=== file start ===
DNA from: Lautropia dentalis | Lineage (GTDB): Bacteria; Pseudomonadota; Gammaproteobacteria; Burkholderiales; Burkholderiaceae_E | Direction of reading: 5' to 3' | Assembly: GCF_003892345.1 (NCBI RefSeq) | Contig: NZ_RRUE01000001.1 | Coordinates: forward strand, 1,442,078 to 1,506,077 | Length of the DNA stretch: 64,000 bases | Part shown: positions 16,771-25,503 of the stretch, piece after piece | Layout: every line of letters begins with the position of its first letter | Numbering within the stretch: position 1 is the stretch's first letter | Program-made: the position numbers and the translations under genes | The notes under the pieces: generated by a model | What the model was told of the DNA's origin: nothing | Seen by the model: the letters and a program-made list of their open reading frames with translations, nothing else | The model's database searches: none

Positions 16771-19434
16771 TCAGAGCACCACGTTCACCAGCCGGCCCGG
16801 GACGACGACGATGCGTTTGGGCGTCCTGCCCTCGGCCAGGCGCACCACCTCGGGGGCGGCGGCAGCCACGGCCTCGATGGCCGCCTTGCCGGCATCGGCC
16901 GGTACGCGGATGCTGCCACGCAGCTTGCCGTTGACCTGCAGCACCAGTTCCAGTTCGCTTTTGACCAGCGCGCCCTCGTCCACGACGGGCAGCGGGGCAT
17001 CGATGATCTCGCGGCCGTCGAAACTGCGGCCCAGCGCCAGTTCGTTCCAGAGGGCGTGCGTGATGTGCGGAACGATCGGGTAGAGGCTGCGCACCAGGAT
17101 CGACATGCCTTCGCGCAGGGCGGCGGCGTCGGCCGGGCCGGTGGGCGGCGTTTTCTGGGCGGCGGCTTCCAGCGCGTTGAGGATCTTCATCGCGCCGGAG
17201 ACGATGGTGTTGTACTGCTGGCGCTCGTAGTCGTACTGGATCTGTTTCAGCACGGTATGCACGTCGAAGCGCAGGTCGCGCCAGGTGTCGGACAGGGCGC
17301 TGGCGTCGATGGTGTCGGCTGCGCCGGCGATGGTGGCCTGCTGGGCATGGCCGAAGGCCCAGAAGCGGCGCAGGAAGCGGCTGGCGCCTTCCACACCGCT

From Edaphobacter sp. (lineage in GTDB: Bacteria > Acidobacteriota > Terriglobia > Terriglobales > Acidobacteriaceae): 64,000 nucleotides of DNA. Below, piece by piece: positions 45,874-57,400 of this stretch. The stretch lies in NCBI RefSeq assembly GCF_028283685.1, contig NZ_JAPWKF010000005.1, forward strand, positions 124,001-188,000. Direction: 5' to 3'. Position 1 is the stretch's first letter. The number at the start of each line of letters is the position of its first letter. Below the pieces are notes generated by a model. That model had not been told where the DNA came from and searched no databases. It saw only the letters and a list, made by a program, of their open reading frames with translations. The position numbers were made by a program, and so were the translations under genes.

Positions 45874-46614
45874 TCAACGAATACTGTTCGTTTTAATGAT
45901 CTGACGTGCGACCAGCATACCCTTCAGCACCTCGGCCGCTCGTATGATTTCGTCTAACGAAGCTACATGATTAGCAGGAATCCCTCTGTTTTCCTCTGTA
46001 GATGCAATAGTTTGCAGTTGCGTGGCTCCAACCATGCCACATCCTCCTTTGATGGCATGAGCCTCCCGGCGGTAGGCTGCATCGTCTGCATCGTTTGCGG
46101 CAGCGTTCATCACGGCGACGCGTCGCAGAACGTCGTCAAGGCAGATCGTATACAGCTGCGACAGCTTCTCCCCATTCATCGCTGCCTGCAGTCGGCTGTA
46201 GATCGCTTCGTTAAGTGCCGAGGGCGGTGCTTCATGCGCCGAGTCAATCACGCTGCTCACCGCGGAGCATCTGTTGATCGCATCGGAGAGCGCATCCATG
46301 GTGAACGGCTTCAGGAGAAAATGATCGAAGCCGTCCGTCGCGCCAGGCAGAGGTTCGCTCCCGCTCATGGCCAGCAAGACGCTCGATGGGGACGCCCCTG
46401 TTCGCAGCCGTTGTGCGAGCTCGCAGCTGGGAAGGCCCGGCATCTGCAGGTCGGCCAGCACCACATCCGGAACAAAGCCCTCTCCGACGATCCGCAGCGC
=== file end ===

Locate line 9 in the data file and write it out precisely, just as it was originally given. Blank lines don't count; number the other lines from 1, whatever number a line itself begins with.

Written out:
17301 TGGCGTCGATGGTGTCGGCTGCGCCGGCGATGGTGGCCTGCTGGGCATGGCCGAAGGCCCAGAAGCGGCGCAGGAAGCGGCTGGCGCCTTCCACACCGCT